Does Number of Followers or “Likes” Really Matter?

The world of Social Media can often be very singleminded. From event invitations to private messages where people ask you to “like” their page, no one seems to get the bigger picture.

It’s quality over quantity, folks. 

If you frequently message everyone asking them to “like” your page, chances are that the percentage of people you are annoying is far greater than that of new friends or new fans you are making. Even if people “like” your page, they probably aren’t just going to buy your CD.

Today’s market has truly become a niche market. That’s why people with only 1000 Facebook Fans can make a living. They find the 1000 fans that truly love their niche. These 1000 people care about the artist, and guess what? They’ll buy his or her albums

It’s better to have 1000 fans who buy your album than 100,000 fans who don’t care what you’re doing. 

So how do you attract real fans? To sum it all up:

1. Be honest – Engage people, talk to them, be yourself.

2. Provide great content – Be creative. When people think of your page, they should think of it as a hub of interesting information and fun things to do.

3. Be consistent.

Hope it helps! If you enjoyed reading this post, please go to the top right of the home page and follow the blog, and make sure to share it!

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Facebook for Musicians: FAQ #1

I have been receiving lots of great questions about the original Facebook tips for musicians post, so I decided to start addressing some of them directly on the blog.

From Richard S.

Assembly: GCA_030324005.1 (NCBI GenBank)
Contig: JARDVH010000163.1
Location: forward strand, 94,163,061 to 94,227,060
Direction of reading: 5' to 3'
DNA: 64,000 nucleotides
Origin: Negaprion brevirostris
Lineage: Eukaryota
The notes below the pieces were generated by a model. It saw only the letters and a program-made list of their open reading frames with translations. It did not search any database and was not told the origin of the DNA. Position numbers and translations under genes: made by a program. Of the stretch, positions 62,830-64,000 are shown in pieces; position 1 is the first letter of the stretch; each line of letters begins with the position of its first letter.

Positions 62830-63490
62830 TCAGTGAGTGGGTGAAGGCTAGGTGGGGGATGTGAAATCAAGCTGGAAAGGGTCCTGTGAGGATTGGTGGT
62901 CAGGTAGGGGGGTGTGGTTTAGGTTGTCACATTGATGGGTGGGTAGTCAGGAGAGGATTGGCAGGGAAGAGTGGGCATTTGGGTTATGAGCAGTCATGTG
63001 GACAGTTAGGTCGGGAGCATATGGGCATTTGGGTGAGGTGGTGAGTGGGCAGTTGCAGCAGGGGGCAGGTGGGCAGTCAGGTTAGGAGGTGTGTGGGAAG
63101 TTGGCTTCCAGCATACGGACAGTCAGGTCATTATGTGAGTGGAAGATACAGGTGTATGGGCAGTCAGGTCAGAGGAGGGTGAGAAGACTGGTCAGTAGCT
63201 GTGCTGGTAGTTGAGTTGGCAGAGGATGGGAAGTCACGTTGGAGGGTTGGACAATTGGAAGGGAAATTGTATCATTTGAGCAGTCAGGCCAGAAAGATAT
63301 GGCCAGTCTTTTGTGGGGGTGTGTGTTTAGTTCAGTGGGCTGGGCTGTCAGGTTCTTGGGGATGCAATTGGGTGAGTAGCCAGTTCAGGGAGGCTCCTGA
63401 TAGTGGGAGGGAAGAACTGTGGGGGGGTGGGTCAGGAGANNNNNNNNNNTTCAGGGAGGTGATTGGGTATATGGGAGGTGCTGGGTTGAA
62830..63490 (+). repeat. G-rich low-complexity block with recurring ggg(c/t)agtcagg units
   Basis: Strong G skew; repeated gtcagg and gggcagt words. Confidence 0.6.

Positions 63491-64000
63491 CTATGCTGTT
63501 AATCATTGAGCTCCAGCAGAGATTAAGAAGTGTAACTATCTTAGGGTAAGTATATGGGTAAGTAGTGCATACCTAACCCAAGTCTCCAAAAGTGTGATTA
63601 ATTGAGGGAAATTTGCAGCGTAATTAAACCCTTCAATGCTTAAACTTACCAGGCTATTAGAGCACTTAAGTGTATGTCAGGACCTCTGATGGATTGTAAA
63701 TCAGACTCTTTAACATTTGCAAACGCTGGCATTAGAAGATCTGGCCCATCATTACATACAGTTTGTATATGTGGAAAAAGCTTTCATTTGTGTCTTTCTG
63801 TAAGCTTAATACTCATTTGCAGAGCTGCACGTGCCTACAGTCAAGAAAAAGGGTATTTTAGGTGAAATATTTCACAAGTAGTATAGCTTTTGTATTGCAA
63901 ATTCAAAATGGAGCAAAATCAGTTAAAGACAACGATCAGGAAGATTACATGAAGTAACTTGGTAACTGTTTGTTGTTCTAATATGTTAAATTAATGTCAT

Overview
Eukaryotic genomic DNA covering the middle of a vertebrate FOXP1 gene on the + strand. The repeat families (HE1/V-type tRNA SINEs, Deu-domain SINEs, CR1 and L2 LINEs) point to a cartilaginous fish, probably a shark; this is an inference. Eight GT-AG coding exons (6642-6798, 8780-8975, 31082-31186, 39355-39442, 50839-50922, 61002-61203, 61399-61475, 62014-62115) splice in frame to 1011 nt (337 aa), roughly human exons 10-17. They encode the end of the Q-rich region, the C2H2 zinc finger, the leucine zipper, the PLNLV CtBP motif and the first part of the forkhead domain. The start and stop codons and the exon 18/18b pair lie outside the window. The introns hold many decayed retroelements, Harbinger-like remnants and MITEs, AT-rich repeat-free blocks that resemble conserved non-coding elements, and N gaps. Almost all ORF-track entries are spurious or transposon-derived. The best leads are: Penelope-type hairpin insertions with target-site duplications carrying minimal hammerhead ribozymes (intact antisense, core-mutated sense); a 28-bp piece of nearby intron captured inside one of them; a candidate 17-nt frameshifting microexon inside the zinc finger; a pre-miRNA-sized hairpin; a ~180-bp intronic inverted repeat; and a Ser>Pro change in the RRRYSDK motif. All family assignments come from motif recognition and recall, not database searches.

Hey Noah—

I agree with your general points; potential fans flock toward quality on their own terms. I also agree that the constant stream of facebook events can be annoying. But…

I checked my facebook page and it turns out that it doesn’t allow me to invite any of my ‘likers’ to events made by that page. The only way I can publicize an event made by a page is to make a status with the event in it. This does not guarantee that everyone who ‘likes’ my page knows about when/where I’ll be performing.

My conundrum: whenever I have a performance and do not invite all of my personal facebook friends to an event, after the gig a number of people say to me “dude, why didn’t you tell me you were playing in _______?” What would be a good way to eliminate that problem? Would you recommend I limit gig notifications to an e-mail list? etc.

Talk to you soon!
Richard S.

ANSWER:

Hi Richard,

Thanks for the comment. Having email list is a great way to remind people about your shows. If you have a website, make sure that it’s easy for people to 1. sign up for your email list, and 2. join you on your social media platforms. There are also other steps you can take to maximize the amount of people who follow you online. For example, under every YouTube video, ask people to find you on Facebook and put a link. That way, anyone who likes your music on YouTube has the chance to follow you on Facebook and receive all of your statuses and updates.

Other important tips to consider:

1. When you post. Make sure you post at times when the most people are online and active. I personally find that this is between 9:30pm and 12:00am given the musician demographic.